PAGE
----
Rents across Ireland rose at a rate of 7% nationwide for the second quarter of 2021, a level of increase that the Residential Tenancies Board (RTB) described as a ’cause for concern’.
The report focuses on the period in which the country left the lockdown and notes a particular increase in rents in suburban areas near cities.
Nationally, the average monthly rent now stands at â¬ 1,352 per month.
In Cork City, year-over-year increases of 6.3% were reported, followed by a higher figure in County Cork at 9.4%.
The standardized average rent in Cork City was â¬ 1,344 per month in the second quarter of 2021, almost â¬ 300 more than in County Cork at â¬ 1,051.
Cork is also one of ten counties with standardized average rents above â¬ 1,000 per month.
Limerick is the only other Munster county to be included in this group, as Limerick City rents rose significantly in the second quarter by 8.7%. The standardized average rent for the city was â¬ 1,196 according to the RTB.
Waterford has seen rent prices rise at a rate of 9%, but it is the only city in the country with average rents below â¬ 1,000 to â¬ 969.
The rate of increase matches similar figures reported elsewhere in the country, as rents outside Dublin have increased at a rate of inflation of 10.4% year-over-year.
In Dublin, year-over-year rental price inflation stood at 4.4%, but the average rent is much higher at â¬ 1,848 per month.
This compares to standardized average rents of â¬ 1,058 per month outside the county.
Speaking about the latest national rent price hike, Padraig McGoldrick, acting director of RTB, said national rent increases had rebounded after an initial slowdown due to Covid lockdowns.
With the return to economic activity, rents are rising in the suburban belt near Dublin, indicating that the pandemic has pushed people away from urban areas.
The RTB has yet to examine the effect of new legislation tying rents to inflation instead of a 4% cap, but Mr McGlodrick said the reported level of increase was still concerning.
“While the latest rent levels will not yet have been impacted by the change in rent setting rules introduced in July, the level of increase in Q2 2021 is a source of concern and, if there may be any Legitimate reasons reflecting the rate of increase, it may also indicate an unacceptable level of non-compliance by landlords with rent setting regulations restricting rent increases in Rent Pressure Zones (RPZ).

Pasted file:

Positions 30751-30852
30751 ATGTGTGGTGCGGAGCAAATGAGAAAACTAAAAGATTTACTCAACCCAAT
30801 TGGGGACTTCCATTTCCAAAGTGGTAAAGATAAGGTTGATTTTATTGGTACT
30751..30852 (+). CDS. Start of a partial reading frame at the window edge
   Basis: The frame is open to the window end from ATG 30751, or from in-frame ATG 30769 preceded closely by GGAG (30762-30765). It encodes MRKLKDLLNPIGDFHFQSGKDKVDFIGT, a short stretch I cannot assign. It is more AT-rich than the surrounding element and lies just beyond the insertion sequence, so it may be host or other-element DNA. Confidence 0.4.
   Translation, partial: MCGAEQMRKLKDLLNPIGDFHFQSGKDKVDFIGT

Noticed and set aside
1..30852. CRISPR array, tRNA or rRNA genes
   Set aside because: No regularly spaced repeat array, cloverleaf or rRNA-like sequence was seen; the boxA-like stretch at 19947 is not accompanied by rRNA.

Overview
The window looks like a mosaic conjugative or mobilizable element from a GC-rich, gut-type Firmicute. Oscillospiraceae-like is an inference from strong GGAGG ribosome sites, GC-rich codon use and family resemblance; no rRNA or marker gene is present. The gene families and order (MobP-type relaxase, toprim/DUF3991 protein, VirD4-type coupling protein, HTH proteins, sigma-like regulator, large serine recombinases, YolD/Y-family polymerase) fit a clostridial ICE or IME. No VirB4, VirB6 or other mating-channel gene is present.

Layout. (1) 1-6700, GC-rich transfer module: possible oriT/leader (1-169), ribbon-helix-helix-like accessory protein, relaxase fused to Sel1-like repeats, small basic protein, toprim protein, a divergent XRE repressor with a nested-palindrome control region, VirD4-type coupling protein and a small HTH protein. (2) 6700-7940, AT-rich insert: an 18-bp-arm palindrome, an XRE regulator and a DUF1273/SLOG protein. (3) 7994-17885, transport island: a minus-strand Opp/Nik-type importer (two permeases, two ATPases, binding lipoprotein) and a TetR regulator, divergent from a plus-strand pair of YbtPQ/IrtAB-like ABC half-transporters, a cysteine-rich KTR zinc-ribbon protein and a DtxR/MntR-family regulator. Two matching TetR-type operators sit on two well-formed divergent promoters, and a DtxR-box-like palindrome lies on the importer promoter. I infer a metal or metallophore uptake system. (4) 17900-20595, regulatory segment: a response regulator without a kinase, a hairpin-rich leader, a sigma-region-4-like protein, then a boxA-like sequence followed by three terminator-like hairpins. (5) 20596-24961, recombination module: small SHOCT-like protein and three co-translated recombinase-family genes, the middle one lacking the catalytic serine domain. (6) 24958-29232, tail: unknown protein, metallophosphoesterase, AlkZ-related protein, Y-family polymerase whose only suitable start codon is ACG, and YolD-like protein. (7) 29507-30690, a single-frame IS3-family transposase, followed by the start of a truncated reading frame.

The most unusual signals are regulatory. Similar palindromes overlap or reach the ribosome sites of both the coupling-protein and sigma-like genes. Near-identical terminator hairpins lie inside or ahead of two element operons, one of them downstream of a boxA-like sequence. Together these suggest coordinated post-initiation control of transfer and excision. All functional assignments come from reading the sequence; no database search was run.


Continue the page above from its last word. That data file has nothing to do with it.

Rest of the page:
“The impact of failure to comply with these measures can be very serious, and RTB is committed to ensuring increased compliance with these requirements,” he said.
Mr McGoldrick said RTB is currently investigating more than 400 cases of non-compliance by landlords with regard to rent increases.
âWhen landlords circumvent the law relating to RPZ rent ceilings, the RTB has the power to investigate and apply sanctions, with fines of up to â¬ 15,000 and / or costs of up to â¬ 15,000. 000 â¬.
“In the second quarter of 2021, the RTB opened nearly 400 investigations into inappropriate behavior and to date, nearly â¬ 260,000 has been reimbursed to current and former tenants as a direct consequence of a violation of the rules for setting rents” , did he declare.
The Housing Minister has called on RTB to crack down on rogue landlords following the spike in increases.
Darragh O’Brien called on the watchdog to “identify and aggressively pursue non-compliance with rent setting responsibilities”.
Mr O’Brien said he was deeply concerned at the level of reported price increases and said he was committed to providing full protection to tenants who rent in Ireland.
Noting RTB’s capacity for sanctions and investigations, Mr O’Brien said failure to comply with RPZ legislation should be understood as a serious offense.
“They are an essential pillar of rental policy and the impact of failing to comply with these measures can have serious repercussions – it is essential that people understand that failure to comply with RPZ legislation is a serious offense.
âIn this context, I have asked RTB to ensure that its full powers and resources are used to launch and execute a strong and in-depth campaign to identify non-conformities and violations of the increase restrictions. RPZ rents and related procedures, including those related to rent reviews and notification of exemptions from restrictions, âhe said.
The minister said more work would be done to highlight the penalties for non-compliance with the RPZ and encouraged tenants to use the RTB rent pressure zone calculator for price increases.
âI am particularly worried about tenants who may be facing or are already facing a rent increase due to their landlord’s non-compliance.
“I encourage anyone looking for more information on Rent Pressure Zones to visit the RTB website where a new Rent Pressure Zone Calculator is available to help landlords, rental agents and property owners. tenants understand whether a rent increase is allowed and, if so, the upper limit allowed, “he said.